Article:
Section 13402(i) of the Health Information Technology for Economic and Clinical Health Act (HITECH) requires the Secretary of Health and Human Services ...
On July 23, 2014, the Health Resources and Services Administration ("HRSA") issued an "interpretive rule" entitled "Implementation of the Exclusion of Orphan Drugs for Certain Covered Entities under the 340B Program" (the "Interpretive Rule"). The Interpretive Rule follows the ruling by the U.S. District Court for the District of Columbia on May 23, 2014, that vacated the final rule previously released by HRSA on the treatment of orphan drugs under the 340B program (the "Final Rule").
By way of background, the 340B ...
Our colleagues at Epstein Becker Green released a client alert: "Medicare's Proposed Home Health Rule for 2015: CMS Suggests Only Limited Relief to the Face-to-Face Encounter Documentation Requirements but Continued Compliance Burdens on Home Health Agencies," by Emily E. Bajcsi and Serra J. Schlanger.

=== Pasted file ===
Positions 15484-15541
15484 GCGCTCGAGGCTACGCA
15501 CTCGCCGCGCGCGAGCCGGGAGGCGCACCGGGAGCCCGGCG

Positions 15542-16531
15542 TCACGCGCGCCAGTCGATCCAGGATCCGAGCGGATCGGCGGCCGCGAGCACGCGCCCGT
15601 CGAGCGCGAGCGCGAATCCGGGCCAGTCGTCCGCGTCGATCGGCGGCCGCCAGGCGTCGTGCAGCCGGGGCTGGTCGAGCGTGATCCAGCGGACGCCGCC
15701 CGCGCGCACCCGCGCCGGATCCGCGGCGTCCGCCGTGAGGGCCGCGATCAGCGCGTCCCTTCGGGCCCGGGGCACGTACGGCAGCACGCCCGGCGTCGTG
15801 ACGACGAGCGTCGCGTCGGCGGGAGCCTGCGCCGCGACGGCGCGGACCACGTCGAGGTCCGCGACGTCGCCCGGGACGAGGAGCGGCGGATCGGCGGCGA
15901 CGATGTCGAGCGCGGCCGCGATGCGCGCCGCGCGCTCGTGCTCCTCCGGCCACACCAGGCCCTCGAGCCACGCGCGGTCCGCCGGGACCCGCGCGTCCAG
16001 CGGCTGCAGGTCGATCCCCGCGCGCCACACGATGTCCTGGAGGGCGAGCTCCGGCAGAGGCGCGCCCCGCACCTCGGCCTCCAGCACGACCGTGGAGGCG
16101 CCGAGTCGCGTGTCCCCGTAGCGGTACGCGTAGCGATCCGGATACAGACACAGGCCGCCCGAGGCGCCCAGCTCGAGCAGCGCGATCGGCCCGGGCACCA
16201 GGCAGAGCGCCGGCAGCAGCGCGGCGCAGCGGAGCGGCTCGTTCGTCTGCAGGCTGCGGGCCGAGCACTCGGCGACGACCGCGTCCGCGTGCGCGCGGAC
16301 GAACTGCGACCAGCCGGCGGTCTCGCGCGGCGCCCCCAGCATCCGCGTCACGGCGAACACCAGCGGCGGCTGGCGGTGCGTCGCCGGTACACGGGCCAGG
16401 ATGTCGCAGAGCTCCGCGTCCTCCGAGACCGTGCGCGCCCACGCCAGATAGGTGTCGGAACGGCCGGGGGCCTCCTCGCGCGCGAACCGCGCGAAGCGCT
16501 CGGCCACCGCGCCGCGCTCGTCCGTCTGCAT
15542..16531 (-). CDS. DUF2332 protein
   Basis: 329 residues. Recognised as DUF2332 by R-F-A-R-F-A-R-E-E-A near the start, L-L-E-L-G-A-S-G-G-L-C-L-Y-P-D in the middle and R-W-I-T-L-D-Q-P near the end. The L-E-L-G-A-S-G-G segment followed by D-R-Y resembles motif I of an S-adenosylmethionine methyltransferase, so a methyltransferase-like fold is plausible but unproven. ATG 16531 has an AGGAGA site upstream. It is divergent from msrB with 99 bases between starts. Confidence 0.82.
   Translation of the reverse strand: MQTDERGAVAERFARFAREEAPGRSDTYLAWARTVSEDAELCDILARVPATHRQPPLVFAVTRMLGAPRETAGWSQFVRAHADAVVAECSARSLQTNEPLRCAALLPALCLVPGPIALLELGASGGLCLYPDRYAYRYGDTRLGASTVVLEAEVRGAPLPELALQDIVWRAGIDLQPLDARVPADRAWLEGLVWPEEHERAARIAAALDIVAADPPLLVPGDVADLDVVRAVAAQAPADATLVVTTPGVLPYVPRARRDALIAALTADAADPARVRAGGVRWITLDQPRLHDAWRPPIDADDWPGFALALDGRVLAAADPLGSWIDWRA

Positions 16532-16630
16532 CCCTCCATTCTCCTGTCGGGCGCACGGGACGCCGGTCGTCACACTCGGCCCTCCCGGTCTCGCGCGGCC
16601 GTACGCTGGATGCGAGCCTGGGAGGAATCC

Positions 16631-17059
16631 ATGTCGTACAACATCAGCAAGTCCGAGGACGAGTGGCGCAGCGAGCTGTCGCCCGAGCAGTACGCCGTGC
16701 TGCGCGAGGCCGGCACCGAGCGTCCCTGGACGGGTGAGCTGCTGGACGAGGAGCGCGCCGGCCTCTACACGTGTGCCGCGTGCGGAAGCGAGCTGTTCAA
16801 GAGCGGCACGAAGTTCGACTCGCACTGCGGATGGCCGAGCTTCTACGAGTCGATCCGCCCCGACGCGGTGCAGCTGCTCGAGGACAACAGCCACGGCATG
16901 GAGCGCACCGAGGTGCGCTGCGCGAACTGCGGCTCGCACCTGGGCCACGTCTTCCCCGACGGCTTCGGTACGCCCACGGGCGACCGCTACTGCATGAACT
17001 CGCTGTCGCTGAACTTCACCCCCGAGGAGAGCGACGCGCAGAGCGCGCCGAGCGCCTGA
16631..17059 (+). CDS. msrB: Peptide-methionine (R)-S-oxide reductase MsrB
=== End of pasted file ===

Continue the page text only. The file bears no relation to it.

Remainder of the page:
Following is an excerpt:
On July 7, 2014, the Centers for Medicare & Medicaid Services ("CMS") published proposed changes to the Medicare Home Health Prospective Payment System ("HH PPS") for calendar year 2015 ("Proposed Rule"). The Proposed Rule would update the HH PPS payment ...
The Office of the Inspector General ("OIG") of the U.S. Department of Health and Human Services ("HHS") is soliciting comments, recommendations, and other suggestions on the non-binding criteria used by OIG in assessing whether to impose a permissive exclusion, which were first published in 1997 (https://oig.hhs.gov/authorities/docs/2014/2014-16222.pdf). The OIG's permissive exclusion criteria currently are organized into four general categories, including: (1) the circumstances and seriousness of the underlying misconduct; (2) the defendant's response to the ...
The Controversy - 2012 Rulemaking Attempts